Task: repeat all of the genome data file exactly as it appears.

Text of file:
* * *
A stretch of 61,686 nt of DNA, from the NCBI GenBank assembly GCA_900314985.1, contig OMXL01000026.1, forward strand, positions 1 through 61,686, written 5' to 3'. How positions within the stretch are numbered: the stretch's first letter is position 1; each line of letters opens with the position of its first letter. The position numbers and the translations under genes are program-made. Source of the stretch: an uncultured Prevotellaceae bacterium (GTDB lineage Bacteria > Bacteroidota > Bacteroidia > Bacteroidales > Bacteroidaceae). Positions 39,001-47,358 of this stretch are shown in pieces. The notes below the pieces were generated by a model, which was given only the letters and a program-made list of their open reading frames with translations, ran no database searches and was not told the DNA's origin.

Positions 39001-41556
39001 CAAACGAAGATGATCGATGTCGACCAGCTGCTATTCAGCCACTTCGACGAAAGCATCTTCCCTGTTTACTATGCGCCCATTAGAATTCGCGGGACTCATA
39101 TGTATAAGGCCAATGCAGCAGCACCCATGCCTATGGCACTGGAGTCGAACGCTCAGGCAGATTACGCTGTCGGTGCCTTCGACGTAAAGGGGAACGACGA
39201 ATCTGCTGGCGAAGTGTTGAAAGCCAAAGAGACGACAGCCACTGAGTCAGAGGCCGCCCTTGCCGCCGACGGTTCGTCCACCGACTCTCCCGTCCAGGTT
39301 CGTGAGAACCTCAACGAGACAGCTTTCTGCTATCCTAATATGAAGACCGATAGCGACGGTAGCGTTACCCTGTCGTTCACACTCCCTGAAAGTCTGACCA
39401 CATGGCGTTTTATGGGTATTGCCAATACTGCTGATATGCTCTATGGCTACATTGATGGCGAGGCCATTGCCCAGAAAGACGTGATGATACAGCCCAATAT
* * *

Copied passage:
A stretch of 61,686 nt of DNA, from the NCBI GenBank assembly GCA_900314985.1, contig OMXL01000026.1, forward strand, positions 1 through 61,686, written 5' to 3'. How positions within the stretch are numbered: the stretch's first letter is position 1; each line of letters opens with the position of its first letter. The position numbers and the translations under genes are program-made. Source of the stretch: an uncultured Prevotellaceae bacterium (GTDB lineage Bacteria > Bacteroidota > Bacteroidia > Bacteroidales > Bacteroidaceae). Positions 39,001-47,358 of this stretch are shown in pieces. The notes below the pieces were generated by a model, which was given only the letters and a program-made list of their open reading frames with translations, ran no database searches and was not told the DNA's origin.

Positions 39001-41556
39001 CAAACGAAGATGATCGATGTCGACCAGCTGCTATTCAGCCACTTCGACGAAAGCATCTTCCCTGTTTACTATGCGCCCATTAGAATTCGCGGGACTCATA
39101 TGTATAAGGCCAATGCAGCAGCACCCATGCCTATGGCACTGGAGTCGAACGCTCAGGCAGATTACGCTGTCGGTGCCTTCGACGTAAAGGGGAACGACGA
39201 ATCTGCTGGCGAAGTGTTGAAAGCCAAAGAGACGACAGCCACTGAGTCAGAGGCCGCCCTTGCCGCCGACGGTTCGTCCACCGACTCTCCCGTCCAGGTT
39301 CGTGAGAACCTCAACGAGACAGCTTTCTGCTATCCTAATATGAAGACCGATAGCGACGGTAGCGTTACCCTGTCGTTCACACTCCCTGAAAGTCTGACCA
39401 CATGGCGTTTTATGGGTATTGCCAATACTGCTGATATGCTCTATGGCTACATTGATGGCGAGGCCATTGCCCAGAAAGACGTGATGATACAGCCCAATAT